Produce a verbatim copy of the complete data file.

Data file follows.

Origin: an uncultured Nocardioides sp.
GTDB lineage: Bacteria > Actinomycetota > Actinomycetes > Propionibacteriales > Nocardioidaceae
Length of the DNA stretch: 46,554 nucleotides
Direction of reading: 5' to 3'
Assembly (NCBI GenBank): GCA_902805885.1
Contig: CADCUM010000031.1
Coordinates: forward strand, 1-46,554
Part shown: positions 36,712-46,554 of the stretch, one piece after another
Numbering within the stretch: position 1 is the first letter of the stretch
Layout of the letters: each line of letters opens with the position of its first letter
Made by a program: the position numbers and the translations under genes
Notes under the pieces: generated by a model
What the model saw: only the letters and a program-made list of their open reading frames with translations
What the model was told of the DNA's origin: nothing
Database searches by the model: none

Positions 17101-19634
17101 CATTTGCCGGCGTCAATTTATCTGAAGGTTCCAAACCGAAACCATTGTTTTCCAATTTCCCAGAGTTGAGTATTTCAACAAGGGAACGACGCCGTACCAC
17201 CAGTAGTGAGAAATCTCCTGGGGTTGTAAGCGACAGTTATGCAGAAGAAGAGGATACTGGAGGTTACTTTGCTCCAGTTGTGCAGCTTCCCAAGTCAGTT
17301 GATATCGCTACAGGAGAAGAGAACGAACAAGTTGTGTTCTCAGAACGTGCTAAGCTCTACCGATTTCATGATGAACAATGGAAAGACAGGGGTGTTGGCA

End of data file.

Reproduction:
Origin: an uncultured Nocardioides sp.
GTDB lineage: Bacteria > Actinomycetota > Actinomycetes > Propionibacteriales > Nocardioidaceae
Length of the DNA stretch: 46,554 nucleotides
Direction of reading: 5' to 3'
Assembly (NCBI GenBank): GCA_902805885.1
Contig: CADCUM010000031.1
Coordinates: forward strand, 1-46,554
Part shown: positions 36,712-46,554 of the stretch, one piece after another
Numbering within the stretch: position 1 is the first letter of the stretch
Layout of the letters: each line of letters opens with the position of its first letter
Made by a program: the position numbers and the translations under genes
Notes under the pieces: generated by a model
What the model saw: only the letters and a program-made list of their open reading frames with translations
What the model was told of the DNA's origin: nothing
Database searches by the model: none

Positions 17101-19634
17101 CATTTGCCGGCGTCAATTTATCTGAAGGTTCCAAACCGAAACCATTGTTTTCCAATTTCCCAGAGTTGAGTATTTCAACAAGGGAACGACGCCGTACCAC
17201 CAGTAGTGAGAAATCTCCTGGGGTTGTAAGCGACAGTTATGCAGAAGAAGAGGATACTGGAGGTTACTTTGCTCCAGTTGTGCAGCTTCCCAAGTCAGTT
17301 GATATCGCTACAGGAGAAGAGAACGAACAAGTTGTGTTCTCAGAACGTGCTAAGCTCTACCGATTTCATGATGAACAATGGAAAGACAGGGGTGTTGGCA